Warning against surgery age limits

Blackpool Citizen: Surgical treatments have been shown to steadily decline as patients get older, research suggests Surgical treatments have been shown to steadily decline as patients get older, research suggests

Thousands of elderly patients are needlessly dying because they are being denied treatment on the grounds of their age, a report has found.

Surgical treatments, which can prolong life and improve living standards for older patients, have been shown to steadily decline as patients get older, the research suggests.

But as the population ages and people are living longer lives, doctors have a "moral duty" to properly care for older patients, according to the Royal College of Surgeons (RCS).

They said that surgeons should no longer look at a patient's age to assume whether they are suitable for surgery, instead their overall health should be taken into consideration, according the report which was conducted by the RCS, Age UK and MHP Health Mandate.

The report found that surgery rates decline for people as they grow older for a number of treatments including breast cancer operations, joint replacements, prostate cancer treatments and hernias.

While the incidence of breast cancer peaks in patients aged 85 and older, surgery rates decline sharply from the age of 70, the figures indicate. Pensioners are the main group to receive hip and knee replacements but the rates of surgery in England dropped sharply in patients over the age of 70, according to the data which examines the number of operations between 2008 and 2011.

The research also found the number of patients who receive treatment for prostate cancer plummets after after patients reach the age of 70.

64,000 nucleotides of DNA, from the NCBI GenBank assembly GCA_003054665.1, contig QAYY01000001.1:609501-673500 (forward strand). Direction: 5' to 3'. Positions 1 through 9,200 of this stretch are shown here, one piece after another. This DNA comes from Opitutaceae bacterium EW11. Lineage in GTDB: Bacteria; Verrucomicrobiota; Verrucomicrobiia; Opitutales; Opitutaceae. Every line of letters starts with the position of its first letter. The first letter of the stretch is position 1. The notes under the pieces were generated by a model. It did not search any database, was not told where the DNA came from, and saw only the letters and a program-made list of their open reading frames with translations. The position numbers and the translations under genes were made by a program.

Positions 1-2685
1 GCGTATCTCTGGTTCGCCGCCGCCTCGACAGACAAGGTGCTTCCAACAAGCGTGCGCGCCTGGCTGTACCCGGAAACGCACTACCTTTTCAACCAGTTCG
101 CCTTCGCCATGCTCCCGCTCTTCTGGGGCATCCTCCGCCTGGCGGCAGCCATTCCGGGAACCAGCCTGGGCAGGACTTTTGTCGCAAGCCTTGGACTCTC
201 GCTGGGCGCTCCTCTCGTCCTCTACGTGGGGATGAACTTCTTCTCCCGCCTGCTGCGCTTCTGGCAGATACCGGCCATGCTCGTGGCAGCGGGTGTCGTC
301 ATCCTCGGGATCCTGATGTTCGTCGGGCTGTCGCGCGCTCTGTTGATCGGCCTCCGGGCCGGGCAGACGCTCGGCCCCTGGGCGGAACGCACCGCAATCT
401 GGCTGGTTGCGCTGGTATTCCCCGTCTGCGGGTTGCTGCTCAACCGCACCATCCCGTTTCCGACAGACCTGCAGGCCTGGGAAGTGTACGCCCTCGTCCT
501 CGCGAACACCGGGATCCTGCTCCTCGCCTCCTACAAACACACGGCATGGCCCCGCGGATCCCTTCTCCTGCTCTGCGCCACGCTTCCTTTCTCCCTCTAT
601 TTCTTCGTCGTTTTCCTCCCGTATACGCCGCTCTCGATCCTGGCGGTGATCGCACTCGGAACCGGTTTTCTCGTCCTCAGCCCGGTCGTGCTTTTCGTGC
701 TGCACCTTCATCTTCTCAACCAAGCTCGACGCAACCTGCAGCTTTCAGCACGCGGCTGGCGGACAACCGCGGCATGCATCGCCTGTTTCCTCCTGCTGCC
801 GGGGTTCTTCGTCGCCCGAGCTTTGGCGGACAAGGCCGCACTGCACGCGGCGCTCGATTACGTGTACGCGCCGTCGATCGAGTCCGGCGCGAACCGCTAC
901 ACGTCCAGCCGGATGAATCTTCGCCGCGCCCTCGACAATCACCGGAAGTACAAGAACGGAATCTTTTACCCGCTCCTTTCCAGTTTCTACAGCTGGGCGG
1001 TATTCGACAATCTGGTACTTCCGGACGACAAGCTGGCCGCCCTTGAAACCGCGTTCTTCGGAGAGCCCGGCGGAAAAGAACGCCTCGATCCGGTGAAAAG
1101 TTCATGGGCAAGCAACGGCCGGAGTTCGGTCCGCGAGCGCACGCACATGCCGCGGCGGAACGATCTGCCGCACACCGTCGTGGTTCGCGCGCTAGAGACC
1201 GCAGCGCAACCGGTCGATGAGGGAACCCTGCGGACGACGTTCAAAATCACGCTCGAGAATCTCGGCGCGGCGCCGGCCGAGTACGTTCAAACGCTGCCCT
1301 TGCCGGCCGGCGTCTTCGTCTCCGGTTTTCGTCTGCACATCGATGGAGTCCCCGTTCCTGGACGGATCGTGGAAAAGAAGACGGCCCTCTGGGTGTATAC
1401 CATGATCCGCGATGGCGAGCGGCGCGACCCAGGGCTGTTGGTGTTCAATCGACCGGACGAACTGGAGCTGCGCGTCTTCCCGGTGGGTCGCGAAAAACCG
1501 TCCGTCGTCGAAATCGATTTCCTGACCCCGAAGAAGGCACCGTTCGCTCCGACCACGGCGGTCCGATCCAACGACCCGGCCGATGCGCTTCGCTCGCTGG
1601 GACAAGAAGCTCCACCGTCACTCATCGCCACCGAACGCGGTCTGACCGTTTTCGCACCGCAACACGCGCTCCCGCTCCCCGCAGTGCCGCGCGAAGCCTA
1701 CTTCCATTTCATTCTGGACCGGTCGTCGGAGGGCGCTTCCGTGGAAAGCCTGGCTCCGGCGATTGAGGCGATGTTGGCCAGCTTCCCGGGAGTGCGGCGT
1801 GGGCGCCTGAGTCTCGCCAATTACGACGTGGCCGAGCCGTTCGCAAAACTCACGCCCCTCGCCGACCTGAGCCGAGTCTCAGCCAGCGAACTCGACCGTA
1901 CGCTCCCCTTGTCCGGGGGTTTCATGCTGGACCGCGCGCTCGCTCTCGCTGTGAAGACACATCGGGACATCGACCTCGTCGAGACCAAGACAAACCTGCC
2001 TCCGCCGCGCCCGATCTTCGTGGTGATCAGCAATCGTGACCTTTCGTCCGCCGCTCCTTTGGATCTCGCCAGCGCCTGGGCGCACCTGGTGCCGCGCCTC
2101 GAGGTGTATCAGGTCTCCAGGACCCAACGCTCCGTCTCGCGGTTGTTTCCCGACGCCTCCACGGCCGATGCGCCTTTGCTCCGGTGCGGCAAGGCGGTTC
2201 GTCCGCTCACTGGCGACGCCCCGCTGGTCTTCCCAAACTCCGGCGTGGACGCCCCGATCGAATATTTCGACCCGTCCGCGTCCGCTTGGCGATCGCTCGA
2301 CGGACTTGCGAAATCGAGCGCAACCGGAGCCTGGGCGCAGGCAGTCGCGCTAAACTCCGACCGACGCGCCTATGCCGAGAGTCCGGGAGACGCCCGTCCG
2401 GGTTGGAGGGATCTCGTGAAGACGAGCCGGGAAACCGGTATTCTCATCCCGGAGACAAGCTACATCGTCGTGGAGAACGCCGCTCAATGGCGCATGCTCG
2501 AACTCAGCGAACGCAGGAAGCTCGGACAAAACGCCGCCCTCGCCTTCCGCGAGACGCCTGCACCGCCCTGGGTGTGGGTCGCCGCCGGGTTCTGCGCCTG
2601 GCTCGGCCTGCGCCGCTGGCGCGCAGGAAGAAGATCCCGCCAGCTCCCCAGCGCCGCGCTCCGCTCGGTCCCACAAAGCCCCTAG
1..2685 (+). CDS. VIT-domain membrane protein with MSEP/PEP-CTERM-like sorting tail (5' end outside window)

Michelle Mitchell, charity director general of Age UK, said "When it comes to peoples' health, their date of birth actually tells you very little. A healthy living 80-year-old could run rings round someone many years younger who does not share the same good health. Yet in the past, too many medical decisions we believe have been made on age alone with informal cut-offs imposed so that people over a certain age were denied treatment.

"This report shows the large gap between the number of people living with a condition or health need and the surgery rates to treat older people. We would like surgeons and other health professionals to read this report carefully and examine what they can do to ensure that age discrimination is eradicated from the NHS, as legislation now demands."

NHS Confederation chief executive Mike Farrar said: "Age discrimination is not only illegal but goes against all the principles and values of the NHS. Access to NHS services should always be based first and foremost on clinical need, not on age."

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